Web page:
Establishing a progressive income tax structure, in which low-income earners pay a smaller percentage of their income than the wealthy and large corporations, will provide a more equitable basis on which to finance the Government.
New jobs that will result from productive investments made by high-income earners and businesses to earn tax credits will relieve the country's deep and chronic unemployment and underemployment.
The boost to small and medium-size businesses that would result from a reduction in their tax rate to 15 and 25 per cent, respectively, would assist these businesses, which are universally the greatest creators of jobs, to increase employment.
The housewife who struggles with the high price of many basic foods will be relieved by the price reduction that should result when the present exorbitant protective duties are replaced by direct subsidies to the local producers who may need protection from cheaper imports.
With the reduction of the GCT rate and the removal of the excessive import duties on basic foods, tax reform will have the broader benefit of lowering consumer prices over a wide range of goods. The slowing of inflation that would result should lead to greater economic competitiveness. The spin-off effect of this in increased demand for Jamaican goods and labour will buoy the economy and provide it with much-needed momentum.
Will they be brave?
With the benefits of tax reform so attractive, it is very difficult to see why the Government would be unwilling to embrace and promote it. But not all politicians are distinguished by their bravery, particularly when there is a danger that their hold on power may be threatened. How the Government handles tax reform will, therefore, be a test of its true mettle.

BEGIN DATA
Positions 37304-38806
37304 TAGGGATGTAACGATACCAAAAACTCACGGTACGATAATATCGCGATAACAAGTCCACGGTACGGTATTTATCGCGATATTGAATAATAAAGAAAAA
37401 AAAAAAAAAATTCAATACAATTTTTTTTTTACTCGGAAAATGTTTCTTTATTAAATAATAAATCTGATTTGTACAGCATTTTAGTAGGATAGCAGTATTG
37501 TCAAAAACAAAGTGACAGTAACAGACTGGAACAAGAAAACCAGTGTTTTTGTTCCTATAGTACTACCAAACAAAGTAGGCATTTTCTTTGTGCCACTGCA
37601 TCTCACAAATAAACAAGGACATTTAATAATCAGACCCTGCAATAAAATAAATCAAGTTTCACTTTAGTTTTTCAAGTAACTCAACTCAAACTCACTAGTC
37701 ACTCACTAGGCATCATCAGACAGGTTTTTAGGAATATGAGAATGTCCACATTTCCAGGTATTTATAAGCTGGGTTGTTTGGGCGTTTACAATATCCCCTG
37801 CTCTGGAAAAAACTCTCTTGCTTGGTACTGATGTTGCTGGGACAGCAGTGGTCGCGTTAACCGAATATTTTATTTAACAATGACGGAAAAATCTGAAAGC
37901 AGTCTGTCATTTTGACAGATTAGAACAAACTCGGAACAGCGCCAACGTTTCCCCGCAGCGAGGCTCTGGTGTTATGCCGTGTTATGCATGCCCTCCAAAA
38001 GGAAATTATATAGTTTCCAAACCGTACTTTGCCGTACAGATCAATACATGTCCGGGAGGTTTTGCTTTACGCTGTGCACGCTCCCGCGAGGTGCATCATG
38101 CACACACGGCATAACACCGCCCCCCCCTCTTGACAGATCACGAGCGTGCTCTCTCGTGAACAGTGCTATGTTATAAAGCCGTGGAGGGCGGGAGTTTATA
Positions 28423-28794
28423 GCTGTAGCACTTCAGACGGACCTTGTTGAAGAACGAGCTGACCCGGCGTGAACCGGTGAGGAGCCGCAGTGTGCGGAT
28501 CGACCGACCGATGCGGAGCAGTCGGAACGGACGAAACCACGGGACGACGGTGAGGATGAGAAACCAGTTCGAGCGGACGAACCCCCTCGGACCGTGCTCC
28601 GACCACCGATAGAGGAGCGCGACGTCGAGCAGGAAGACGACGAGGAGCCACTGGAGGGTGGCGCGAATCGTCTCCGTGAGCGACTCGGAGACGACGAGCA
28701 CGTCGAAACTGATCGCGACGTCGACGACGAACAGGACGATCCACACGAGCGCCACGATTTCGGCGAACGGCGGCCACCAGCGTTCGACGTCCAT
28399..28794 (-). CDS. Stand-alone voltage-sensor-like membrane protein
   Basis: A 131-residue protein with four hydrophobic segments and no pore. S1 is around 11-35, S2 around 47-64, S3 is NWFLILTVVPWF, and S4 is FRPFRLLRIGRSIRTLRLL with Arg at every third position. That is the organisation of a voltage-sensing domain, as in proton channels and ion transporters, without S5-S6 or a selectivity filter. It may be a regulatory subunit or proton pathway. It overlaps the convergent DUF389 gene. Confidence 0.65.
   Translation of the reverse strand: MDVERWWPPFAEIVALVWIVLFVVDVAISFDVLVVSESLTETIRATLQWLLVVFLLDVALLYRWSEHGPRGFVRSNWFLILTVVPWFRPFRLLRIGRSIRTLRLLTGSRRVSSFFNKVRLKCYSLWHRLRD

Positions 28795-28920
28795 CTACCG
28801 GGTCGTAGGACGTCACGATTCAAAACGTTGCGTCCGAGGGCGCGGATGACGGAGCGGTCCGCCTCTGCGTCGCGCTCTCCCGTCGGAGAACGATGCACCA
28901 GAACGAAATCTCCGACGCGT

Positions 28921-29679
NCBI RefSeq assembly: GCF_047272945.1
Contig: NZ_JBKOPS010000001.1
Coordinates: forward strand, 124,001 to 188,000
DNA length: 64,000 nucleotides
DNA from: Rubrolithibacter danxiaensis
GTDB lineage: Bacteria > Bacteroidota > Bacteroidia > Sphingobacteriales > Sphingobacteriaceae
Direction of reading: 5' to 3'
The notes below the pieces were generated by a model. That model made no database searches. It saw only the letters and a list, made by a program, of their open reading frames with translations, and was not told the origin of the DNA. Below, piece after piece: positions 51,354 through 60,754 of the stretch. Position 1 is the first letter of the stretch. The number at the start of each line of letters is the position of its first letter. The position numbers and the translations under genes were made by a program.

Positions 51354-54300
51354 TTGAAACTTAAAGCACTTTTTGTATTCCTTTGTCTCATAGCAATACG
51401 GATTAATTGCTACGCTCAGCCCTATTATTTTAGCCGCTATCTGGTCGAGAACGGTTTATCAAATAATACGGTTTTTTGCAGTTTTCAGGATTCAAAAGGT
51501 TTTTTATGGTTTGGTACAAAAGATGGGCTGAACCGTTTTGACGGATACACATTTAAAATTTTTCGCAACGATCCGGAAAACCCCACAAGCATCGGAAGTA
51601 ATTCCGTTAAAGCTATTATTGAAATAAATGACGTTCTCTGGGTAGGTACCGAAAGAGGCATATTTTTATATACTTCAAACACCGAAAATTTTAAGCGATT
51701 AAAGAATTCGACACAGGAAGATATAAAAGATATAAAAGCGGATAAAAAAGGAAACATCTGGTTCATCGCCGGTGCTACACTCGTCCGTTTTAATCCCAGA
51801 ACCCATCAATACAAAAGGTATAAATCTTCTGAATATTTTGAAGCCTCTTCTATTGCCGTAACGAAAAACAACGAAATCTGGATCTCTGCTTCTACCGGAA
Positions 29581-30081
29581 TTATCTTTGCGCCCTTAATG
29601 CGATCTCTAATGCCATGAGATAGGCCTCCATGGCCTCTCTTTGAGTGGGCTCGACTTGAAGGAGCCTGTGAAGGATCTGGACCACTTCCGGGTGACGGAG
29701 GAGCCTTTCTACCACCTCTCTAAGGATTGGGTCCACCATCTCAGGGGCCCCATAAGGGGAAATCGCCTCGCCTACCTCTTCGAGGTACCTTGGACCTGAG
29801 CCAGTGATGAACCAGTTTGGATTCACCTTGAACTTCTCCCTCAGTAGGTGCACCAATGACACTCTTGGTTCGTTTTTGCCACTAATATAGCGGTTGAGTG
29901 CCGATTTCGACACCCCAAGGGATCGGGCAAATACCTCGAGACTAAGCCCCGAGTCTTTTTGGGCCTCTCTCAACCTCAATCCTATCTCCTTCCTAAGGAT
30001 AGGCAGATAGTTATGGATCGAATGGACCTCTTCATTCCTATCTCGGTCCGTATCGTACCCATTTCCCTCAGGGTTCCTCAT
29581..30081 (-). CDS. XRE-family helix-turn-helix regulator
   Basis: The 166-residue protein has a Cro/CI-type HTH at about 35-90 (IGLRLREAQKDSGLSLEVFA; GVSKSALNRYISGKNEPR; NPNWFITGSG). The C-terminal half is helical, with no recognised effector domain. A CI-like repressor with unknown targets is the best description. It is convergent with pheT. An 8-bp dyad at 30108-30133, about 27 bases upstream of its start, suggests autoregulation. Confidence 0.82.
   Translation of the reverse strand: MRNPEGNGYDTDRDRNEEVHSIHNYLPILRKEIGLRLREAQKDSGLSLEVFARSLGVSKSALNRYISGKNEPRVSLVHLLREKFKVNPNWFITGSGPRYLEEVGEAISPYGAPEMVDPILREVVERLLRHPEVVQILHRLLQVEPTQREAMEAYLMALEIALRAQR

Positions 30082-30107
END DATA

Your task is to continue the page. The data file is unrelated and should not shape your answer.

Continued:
The upcoming Budget Debate will be the first opportunity for the Government to demonstrate that it is serious about tax reform. If new policy measures are introduced by the finance minister, it will be the first step. But we will only know the Government is committed to reform if the project becomes the centrepiece of the prime minister's Budget presentation.
The usual potpourri of petty tax-consuming programmes like JEEP, designed to impress the gullible that the Government is working, must be put on the back burner this year. The times call for serious structural change that will make our economy work for the people in a way it has not for several decades.
Tax reform could be the defining issue of our time. The Government can give 'mouth water' support to it and allow the economic stagnation that has denied our people the upliftment that nearly all our neighbours and trading partners have been enjoying for years; or it can embrace reform and reorganise the Jamaican economy for development and prosperity.
The moment calls for leadership; not the narrow, opportunistic politics that has characterised life in Jamaica for too long.
Claude Clarke is a businessman and former minister of trade. Email feedback to firstname.lastname@example.org.